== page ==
"One does not have to be a statistician to realize that the growth statistics for Microsoft Corporation are staggering. For example: If you had purchased Microsoft stock at the original public offering in 1985, it would have increased in value by 54,757%. In other words, the market value of 1,000 shares of Microsoft has a current value of approximately $11,500,000. In 1985 the value of 1,000 shares was a mere $21,000."
Now to be sure, Microsoft stock has done better than GM did in the Roaring Twenties, but remember too that the $11.5 million valuation for Microsoft covers a slightly longer period than did Johnson's GM example. The Microsoft example covered 1985 to 1999, an additional four years. And four years when the tech sector did extremely well.
But that gets us to an even more important point about how the pending Second Depression is shaping up. It's taking longer and going slower. To be somewhat more precise, it seems to be taking about 1.2 to 1.25 times as long for events to unfold. One reason may be the velocity of information is much greater now than it was in the 1920s. If you look at what causes panic in the markets, its when expectations of the participants change rapidly. Today, because of excellent communications within the markets, thanks to the growth of computers and online news services, the expectations of various players are relatively uniform. This aspect of expectations is called endogenous - or expectations from within the market.
When markets tend to move dramatically, and as was demonstrated by the tragic events of 9/11, is when there is an outside shock - or exogenous event that triggers panic. It's here that markets are at greatest risk in the short term, but in the long term, steadily declining expectations are what make major bear markets so ugly.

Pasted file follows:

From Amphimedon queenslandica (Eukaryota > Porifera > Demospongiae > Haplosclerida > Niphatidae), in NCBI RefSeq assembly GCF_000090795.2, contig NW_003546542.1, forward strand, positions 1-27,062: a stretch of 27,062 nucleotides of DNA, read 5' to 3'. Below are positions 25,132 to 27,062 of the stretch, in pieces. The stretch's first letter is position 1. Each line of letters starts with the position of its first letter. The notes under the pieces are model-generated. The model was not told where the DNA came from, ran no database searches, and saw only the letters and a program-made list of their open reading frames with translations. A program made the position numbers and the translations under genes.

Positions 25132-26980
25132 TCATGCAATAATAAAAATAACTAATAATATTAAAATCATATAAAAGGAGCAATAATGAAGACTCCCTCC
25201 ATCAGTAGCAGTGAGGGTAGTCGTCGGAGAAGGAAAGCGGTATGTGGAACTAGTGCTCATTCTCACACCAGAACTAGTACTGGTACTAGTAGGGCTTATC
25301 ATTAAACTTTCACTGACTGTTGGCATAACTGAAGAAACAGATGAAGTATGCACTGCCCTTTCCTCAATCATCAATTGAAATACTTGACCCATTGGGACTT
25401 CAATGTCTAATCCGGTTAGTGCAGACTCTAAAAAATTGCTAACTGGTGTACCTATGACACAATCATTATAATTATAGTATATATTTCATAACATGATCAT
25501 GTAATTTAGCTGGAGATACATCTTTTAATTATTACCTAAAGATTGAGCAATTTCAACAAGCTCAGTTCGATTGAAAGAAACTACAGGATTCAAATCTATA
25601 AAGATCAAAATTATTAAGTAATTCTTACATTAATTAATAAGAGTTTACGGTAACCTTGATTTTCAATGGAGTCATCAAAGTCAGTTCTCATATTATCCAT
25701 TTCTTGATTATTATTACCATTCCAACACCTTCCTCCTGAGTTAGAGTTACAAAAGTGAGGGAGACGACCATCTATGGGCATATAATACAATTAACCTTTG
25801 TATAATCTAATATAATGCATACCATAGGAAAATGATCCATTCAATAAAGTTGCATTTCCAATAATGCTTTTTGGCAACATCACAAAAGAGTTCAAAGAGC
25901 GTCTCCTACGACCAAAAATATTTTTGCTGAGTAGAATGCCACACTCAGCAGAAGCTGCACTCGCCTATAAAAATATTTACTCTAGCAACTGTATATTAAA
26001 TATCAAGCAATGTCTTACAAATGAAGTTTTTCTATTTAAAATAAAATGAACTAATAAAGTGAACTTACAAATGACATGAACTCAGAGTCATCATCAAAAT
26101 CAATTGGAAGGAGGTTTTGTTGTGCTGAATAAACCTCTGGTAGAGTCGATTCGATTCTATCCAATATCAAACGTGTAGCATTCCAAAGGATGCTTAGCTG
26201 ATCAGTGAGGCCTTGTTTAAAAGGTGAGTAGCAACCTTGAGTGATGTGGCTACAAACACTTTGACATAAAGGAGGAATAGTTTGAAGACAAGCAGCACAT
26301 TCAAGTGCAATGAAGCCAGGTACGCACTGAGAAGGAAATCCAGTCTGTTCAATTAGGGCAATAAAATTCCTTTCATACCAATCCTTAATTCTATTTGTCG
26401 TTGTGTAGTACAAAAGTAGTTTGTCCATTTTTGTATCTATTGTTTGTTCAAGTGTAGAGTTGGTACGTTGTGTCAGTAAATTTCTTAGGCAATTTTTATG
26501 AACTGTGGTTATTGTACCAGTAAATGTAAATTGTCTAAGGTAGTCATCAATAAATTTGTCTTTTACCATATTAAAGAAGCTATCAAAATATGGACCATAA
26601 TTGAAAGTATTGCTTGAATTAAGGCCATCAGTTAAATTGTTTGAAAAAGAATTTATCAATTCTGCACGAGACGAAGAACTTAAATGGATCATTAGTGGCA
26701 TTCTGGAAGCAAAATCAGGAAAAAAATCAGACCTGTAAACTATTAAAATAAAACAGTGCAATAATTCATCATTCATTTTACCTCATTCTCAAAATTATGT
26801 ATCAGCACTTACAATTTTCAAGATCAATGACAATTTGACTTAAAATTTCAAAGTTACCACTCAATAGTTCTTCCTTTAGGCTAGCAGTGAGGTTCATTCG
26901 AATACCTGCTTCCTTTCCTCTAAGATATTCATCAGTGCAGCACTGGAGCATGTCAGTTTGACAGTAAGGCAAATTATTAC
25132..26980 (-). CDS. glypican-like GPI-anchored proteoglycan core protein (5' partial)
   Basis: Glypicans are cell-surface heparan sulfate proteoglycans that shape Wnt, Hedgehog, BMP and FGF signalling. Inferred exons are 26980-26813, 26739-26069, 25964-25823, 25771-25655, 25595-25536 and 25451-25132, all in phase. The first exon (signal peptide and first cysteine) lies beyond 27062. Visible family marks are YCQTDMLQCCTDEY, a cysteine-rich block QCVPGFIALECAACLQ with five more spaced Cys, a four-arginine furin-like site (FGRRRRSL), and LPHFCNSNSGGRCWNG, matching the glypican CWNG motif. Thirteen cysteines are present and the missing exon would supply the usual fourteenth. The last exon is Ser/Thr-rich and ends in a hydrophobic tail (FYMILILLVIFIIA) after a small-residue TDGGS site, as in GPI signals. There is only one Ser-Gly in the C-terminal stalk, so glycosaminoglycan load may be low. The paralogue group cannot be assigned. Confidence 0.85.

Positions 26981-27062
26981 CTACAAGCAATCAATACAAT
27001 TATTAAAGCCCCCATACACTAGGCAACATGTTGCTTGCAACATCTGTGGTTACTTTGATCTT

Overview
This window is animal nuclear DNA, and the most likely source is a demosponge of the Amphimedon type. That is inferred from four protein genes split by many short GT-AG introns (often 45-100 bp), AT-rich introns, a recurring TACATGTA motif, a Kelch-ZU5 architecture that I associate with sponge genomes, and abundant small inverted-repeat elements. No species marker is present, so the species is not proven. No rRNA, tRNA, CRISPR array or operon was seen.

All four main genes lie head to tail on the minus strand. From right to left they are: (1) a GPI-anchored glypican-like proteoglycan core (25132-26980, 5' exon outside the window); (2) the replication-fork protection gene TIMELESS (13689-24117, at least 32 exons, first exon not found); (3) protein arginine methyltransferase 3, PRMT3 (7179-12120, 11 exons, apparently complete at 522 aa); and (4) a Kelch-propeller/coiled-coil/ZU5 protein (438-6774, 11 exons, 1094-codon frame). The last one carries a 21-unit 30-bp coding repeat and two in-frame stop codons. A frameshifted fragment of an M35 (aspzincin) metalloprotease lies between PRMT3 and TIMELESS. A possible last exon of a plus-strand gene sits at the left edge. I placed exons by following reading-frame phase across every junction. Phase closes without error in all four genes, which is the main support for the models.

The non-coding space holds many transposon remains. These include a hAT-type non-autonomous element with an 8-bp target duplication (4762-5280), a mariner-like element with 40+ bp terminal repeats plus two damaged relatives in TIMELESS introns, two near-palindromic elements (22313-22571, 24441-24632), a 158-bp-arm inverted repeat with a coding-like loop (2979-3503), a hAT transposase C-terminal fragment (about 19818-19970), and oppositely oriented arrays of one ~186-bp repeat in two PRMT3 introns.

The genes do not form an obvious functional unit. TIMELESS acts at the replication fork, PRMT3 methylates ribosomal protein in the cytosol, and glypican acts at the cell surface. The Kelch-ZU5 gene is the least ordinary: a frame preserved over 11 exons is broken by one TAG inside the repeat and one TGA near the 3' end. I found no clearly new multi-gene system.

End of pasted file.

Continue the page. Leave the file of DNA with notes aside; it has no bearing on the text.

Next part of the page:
Let me propose to you that this bear market is now just beginning to get underway. If the length of the previous bear market is a guide, a decline 25% longer than the slide from 1929 through 1937, which most economists admit is the bottom of the secondary depression of that period, should be expected.
This is not a pretty picture. What it means is that we could be facing a 12-year slide from 2000's lofty prices. What's frightening to me as a value-seeker is that because earnings are still falling faster than prices, the market continues to be overprices.
Sure, there are plenty of other data points that match up, but I won't try to cover them all at once. I'm still haunted by one data point that might match up: The possible replay of Osama bin Laden as Hitler that I passed along from a reader last week. With Tora Bora taken, and with the official "war" over, and no sign of OBL, the possibility that OBL could be reported "held in custody" by some unfriendly country, wouldn't surprise me. Nor would word in a year or so that OBL is writing a book that details his plans to take over the world on behalf of fundamentalism. Just like Hitler wrote his in jail.